Get unlimited digital access to baltimoresun.com. $0.99 for 4 weeks.
News Opinion Readers Respond

Viewed from train or bus, the city doesn't put its best foot forward

Recently I boarded an Amtrak train headed for New York City. But as we embarked on our journey I was struck by the trash and debris strewn along the route. The dilapidated houses, abandoned buildings, discarded furniture and graffiti were more than I could bear.

I wondered what passengers from elsewhere must think of Baltimore as they ride this route. If I were them, I wouldn't see this as a place to live or raise a family, only a place with a lot of crime and poverty. If travelers never got off the train to visit the Inner Harbor or see the cleaner sections of the city they might think that this is all there was.

Not only is the train route atrocious, the route the Bolt bus takes leaving the city is just as repulsive. The bus travels east along North Avenue, and passengers sometimes gasp at the abandoned vacant houses, trash and general unpleasantness.

Such first impressions of Baltimore are lasting. Why wouldn't we want visitors and travelers to have a better introduction to our city?

If Mayor Stephanie Rawlings-Blake and Gov. Martin O'Malley were to see firsthand what I saw, perhaps they might be motivated to make the changes necessary to present Baltimore in a better light.

Sharon D. Frierson

  • Text NEWS to 70701 to get Baltimore Sun local news text alerts
  • Copyright © 2015, The Baltimore Sun
    Related Content
    • Rockfish poaching: Seize boats, not licenses
      Rockfish poaching: Seize boats, not licenses

      If the state thinks that revoking a commercial fishing license from someone who poaches will stop them, the state is wrong ("Waterman could lose license for poaching," Feb. 25). Revoking the license of a commercial fishermen who poach would not stop them. Anyone who does things like that...

    • Don't make light of 'suicide watch'
      Don't make light of 'suicide watch'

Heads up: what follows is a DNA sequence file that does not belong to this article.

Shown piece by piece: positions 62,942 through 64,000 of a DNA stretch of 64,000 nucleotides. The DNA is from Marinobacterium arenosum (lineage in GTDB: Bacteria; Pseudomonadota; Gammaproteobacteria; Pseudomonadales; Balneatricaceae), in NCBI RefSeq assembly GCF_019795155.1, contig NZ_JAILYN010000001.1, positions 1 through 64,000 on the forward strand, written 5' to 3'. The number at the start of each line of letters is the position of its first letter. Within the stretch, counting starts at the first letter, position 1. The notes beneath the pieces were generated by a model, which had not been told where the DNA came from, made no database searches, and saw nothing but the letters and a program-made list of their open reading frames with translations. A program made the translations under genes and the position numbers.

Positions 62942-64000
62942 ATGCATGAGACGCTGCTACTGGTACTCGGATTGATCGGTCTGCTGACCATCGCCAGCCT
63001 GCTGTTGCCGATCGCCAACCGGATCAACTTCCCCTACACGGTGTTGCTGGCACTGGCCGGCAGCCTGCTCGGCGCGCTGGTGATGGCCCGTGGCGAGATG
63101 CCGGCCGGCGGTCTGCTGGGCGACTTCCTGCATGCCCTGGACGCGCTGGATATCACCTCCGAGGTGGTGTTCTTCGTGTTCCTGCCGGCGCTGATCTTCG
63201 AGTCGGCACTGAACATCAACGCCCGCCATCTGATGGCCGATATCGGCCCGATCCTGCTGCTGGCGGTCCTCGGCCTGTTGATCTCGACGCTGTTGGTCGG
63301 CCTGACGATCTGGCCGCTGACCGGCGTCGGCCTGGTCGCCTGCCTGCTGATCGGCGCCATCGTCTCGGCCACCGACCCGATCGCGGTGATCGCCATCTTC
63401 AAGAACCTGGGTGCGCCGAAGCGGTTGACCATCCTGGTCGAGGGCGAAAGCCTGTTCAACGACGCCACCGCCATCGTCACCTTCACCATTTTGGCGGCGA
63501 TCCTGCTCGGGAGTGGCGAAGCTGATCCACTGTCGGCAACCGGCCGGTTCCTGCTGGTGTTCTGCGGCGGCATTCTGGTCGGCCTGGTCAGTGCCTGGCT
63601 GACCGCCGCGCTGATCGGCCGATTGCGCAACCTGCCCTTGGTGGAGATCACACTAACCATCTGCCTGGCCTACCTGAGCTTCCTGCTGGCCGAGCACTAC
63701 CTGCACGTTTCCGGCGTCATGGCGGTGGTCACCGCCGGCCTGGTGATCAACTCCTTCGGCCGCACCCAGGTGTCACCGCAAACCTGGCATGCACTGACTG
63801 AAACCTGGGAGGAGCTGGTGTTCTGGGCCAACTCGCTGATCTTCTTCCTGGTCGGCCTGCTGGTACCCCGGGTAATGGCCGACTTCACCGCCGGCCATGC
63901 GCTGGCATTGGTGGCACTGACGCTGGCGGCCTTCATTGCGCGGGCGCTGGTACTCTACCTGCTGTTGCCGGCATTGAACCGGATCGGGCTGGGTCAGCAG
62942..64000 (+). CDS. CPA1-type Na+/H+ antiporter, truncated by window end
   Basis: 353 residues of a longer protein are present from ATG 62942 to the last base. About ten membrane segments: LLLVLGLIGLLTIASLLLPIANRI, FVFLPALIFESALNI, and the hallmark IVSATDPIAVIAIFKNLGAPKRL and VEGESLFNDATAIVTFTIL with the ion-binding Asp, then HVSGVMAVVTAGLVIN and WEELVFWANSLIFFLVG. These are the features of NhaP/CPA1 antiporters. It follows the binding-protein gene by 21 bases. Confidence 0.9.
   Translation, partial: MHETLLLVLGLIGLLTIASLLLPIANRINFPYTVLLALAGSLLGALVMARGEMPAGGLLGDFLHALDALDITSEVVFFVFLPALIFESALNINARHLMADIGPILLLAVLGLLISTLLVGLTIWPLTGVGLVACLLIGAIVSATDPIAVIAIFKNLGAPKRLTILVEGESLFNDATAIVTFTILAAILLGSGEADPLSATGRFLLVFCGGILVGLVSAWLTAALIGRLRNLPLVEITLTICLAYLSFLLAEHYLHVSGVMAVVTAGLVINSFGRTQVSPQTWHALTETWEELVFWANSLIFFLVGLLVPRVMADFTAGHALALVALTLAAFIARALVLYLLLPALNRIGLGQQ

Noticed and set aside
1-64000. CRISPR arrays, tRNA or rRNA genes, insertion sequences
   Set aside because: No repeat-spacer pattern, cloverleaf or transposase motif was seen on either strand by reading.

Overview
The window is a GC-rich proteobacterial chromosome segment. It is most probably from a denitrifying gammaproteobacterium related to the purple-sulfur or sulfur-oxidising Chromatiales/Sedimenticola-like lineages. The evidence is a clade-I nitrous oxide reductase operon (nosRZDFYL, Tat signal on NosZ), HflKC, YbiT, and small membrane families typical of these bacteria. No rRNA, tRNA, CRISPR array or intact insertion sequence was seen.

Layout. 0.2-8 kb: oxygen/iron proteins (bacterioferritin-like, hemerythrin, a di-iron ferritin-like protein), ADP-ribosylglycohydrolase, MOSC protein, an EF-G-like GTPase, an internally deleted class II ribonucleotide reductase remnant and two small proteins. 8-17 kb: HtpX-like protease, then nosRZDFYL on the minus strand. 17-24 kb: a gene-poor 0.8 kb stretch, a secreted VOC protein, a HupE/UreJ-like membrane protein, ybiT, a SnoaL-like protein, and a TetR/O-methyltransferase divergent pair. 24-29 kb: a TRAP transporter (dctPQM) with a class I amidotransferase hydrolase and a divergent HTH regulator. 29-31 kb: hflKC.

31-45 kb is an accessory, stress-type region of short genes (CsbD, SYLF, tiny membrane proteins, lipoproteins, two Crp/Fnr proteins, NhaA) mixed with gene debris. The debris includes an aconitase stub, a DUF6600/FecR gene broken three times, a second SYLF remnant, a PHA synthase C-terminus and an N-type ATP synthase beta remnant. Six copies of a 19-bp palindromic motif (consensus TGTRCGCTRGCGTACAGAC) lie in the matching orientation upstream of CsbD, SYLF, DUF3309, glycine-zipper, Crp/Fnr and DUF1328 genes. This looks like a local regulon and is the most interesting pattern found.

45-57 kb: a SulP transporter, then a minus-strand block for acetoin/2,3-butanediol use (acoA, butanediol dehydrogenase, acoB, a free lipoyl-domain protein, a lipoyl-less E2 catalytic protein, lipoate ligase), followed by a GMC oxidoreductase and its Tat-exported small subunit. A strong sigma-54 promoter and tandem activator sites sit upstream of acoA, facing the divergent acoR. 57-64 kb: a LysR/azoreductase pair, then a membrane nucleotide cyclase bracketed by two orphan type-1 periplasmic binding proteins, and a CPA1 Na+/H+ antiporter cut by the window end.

First and foremost, let me say that I am a Baltimore Ravens fan win, lose or tie and will be to the day I die. But owner Steve Bisciotti's recent comment, "I am off suicide watch, I am stable mentally," goes beyond the pale ("Despite 'worst year as an owner,' Bisciotti happy with team's...

    • Hogan's game of divide and conquer
      Hogan's game of divide and conquer

      The daily interchange of letters from veterans, retired teachers and others regarding the merits or flaws in Gov. Larry Hogan's proposal to make veteran's pensions tax exempt reveals what I believe the governor really wanted ("Veterans aren't getting undue benefits," Feb. 25).

    • Sun claims to support equal rights for women, yet disses women's basketball
      Sun claims to support equal rights for women, yet disses women's basketball

      I guess you should be congratulated for your editorial, "Now a word about wage gap" (Feb. 24) in which you support equality of wages for women. However, this paper has contributed to the "inequality" of women in sports by ignoring the success of the Maryland Lady Terps and by giving the men's...

    • Fracking's risks extend beyond Western Md.
      Fracking's risks extend beyond Western Md.

      Maryland's legislature passed an impervious surface tax, better known as the rain tax, in 2012. Maryland is the only state that taxes rainwater (pollution run-off), which sounds like they are "stewards of the environment" and have great concern for the streams and rivers flowing into the...

    • Why can't Congress cooperate?
      Why can't Congress cooperate?

      Jules Witcover ("GOP's unchanging game plan: Gang up on Obama," Feb. 24) understands that once a president has been elected, Congress and the Supreme Court are supposed to interact with the White House in a respectable and cooperative manner. This does not mean they have to agree but do have to...

    Comments
    Loading